Refuge in French Onion Soup
Rose Edelstein is an eight very soon going on nine year old when we first meet her in Aimee Bender’s The Particular Sadness of Lemon Cake (Doubleday, 2010). She’s in the kitchen with her mom; Rose is practicing her spelling while her mom is making her birthday cake. There was much deliberation about the cake but finally Rose decided weeks earlier that it had to be a lemon cake with chocolate icing (and sprinkles on top!). As the cake bakes, the kitchen is wrapped in a yummy fog of warmth and sweetness. The timer goes off. Rose’s mom pulls the baked lemon cake out of the oven and places it on the counter to cool. Next to it on the counter, a bowl of chocolate icing waits. Rose’s mom leaves the room; Rose is left in the kitchen alone with her straight-out-of-the-oven, much-too-tempting birthday cake. She sidles up to the cake, still warm and fragrant, and breaks off a small piece. She slathers it in chocolate icing and pops it into her mouth. It’s delicious.
But as the taste on her tongue melts away, something happens to Rose, something inside her comes alive, a sensor that allows her to taste more than just the typical sweet, sour, bitter, salty. From that moment on, starting with her birthday cake, Rose’s sense of taste is extraordinary. Instead of just tasting a warm, bright lemon cake with rich sweet icing, she tastes how her mom feels, how upset she is, her emptiness and hollowness, her smallness. Years later, she can pinpoint exactly when her mom begins an affair; instead of tasting the expected sadness and hollowness in her mom’s food, Rose tastes a wallop of romance and guilt.
But it’s not just her mom’s feelings she can taste; its everyone’s who had anything to do with how the food was made. When eating a sandwich, Rose can taste the desperate cries of a sandwich maker that just wants her boyfriend to love her to the tiredness of the farmers who picked the lettuce. She chokes down the anger of a baker who hates his job, ‘a punching bag inside each of the cookie’s chocolate chips.’ She can taste the stoicism of the chickens that laid the eggs and the weariness of the cows that gave up their milk. Eating becomes consuming myriad emotions, none of which are hers. Rose seeks solace in junk food, food-like stuff that’s made in a factory by machines with no feelings and with very little real ingredients. This food has nothing to say to her and demands nothing from her.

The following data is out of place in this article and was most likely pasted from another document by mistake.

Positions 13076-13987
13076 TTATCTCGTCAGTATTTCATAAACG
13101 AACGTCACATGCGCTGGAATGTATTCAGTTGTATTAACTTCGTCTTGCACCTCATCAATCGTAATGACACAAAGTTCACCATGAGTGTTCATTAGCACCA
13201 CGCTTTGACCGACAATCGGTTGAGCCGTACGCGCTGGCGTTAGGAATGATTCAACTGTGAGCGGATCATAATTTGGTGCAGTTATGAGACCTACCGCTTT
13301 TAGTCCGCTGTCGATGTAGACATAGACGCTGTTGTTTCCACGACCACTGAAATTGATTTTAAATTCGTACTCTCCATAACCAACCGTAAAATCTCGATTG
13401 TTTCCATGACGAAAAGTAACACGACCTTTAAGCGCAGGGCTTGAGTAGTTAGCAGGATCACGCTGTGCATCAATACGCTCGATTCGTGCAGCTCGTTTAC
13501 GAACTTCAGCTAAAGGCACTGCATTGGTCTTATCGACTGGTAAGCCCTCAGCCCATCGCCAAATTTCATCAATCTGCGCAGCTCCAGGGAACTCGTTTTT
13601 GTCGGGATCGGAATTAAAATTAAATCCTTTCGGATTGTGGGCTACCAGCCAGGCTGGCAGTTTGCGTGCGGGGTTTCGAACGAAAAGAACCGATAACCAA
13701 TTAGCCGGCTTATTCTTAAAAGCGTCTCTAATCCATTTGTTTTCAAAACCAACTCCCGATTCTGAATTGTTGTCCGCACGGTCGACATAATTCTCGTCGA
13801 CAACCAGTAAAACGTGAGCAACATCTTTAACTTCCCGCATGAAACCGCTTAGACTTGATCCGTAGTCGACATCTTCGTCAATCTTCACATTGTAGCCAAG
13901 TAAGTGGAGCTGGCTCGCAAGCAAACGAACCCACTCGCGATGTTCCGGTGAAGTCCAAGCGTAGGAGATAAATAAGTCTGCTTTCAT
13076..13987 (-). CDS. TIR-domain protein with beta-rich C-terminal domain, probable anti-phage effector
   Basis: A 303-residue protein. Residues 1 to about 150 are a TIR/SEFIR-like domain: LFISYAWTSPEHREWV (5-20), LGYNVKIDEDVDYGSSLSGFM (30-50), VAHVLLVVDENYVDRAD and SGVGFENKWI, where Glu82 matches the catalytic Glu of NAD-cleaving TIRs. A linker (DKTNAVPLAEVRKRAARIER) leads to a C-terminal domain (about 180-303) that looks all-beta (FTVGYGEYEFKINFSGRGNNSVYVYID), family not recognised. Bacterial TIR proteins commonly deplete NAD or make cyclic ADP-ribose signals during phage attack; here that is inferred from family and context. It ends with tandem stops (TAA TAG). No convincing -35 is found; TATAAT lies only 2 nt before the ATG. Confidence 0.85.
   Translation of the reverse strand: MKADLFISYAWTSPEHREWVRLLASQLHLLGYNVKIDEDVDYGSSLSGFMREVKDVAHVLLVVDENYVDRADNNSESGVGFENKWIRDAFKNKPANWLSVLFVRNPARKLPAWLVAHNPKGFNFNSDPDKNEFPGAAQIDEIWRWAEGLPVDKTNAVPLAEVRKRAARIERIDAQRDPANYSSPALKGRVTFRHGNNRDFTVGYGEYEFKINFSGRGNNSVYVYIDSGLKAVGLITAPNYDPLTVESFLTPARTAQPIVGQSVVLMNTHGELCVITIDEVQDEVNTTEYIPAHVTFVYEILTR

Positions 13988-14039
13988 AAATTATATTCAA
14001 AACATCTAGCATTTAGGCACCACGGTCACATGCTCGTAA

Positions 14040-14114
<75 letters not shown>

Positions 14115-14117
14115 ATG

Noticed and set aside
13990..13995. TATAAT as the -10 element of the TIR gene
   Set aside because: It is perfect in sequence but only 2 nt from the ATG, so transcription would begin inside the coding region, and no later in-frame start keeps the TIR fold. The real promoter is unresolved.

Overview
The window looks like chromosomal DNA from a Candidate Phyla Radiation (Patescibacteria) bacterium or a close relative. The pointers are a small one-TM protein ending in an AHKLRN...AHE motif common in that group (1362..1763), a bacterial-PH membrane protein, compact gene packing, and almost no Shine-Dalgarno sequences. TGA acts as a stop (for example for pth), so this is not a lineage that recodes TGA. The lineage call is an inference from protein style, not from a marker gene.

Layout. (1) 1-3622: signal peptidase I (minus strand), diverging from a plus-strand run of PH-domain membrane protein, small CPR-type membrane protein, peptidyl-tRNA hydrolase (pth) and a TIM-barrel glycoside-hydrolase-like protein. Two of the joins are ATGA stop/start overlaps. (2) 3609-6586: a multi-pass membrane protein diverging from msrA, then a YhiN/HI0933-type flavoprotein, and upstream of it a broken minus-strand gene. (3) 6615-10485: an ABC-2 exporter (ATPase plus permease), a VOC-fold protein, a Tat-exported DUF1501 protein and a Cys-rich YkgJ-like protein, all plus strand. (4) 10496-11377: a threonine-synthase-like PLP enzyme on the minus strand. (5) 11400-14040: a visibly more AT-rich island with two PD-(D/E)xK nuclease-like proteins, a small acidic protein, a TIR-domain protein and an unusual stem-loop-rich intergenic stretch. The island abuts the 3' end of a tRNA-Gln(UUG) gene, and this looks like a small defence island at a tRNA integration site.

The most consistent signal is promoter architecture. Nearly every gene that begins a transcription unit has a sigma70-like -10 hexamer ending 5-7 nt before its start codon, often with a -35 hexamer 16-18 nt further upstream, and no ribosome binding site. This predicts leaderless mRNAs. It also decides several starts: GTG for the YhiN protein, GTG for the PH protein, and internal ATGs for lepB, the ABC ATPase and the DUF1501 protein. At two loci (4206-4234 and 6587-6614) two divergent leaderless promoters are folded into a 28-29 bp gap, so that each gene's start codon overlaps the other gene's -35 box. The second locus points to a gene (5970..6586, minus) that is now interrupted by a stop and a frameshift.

When Rose is in her last year of year of high school, she stumbles into a French restaurant, one with an uninviting façade and a B rating in the window. From the outside, there’s nothing really special about this place. She orders the onion soup. When it comes to the table, it’s crusted with molten cheese, golden on the edges. Rose breaks through the top layer of cheese with her spoon, collects a piece of the toasted bread and oniony broth. She tastes the savoury soup; it is a revelation. The soup tasted whole and focused, warm and kind, “made by a cook that found refuge in cooking. “ Rose returns to this place over and over again. In everything she tastes, ‘the food was the center and the person making the food was so connected with the food that she could really, for once, enjoy it.’ The whole and kind onion soup is the bookend to her sad and empty lemon cake.
Rose’s life changes at this French restaurant. She begins working for the owners, who let her flex her extraordinary taste buds. They take her to farmers markets to sample food, finding the best of what the farmers bring. They teach her to cook and give her a small closet where she can hang up her apron. Rose finds a home at this unassuming place. I have a hunch that Rose doesn’t think Doritos are the best thing ever anymore.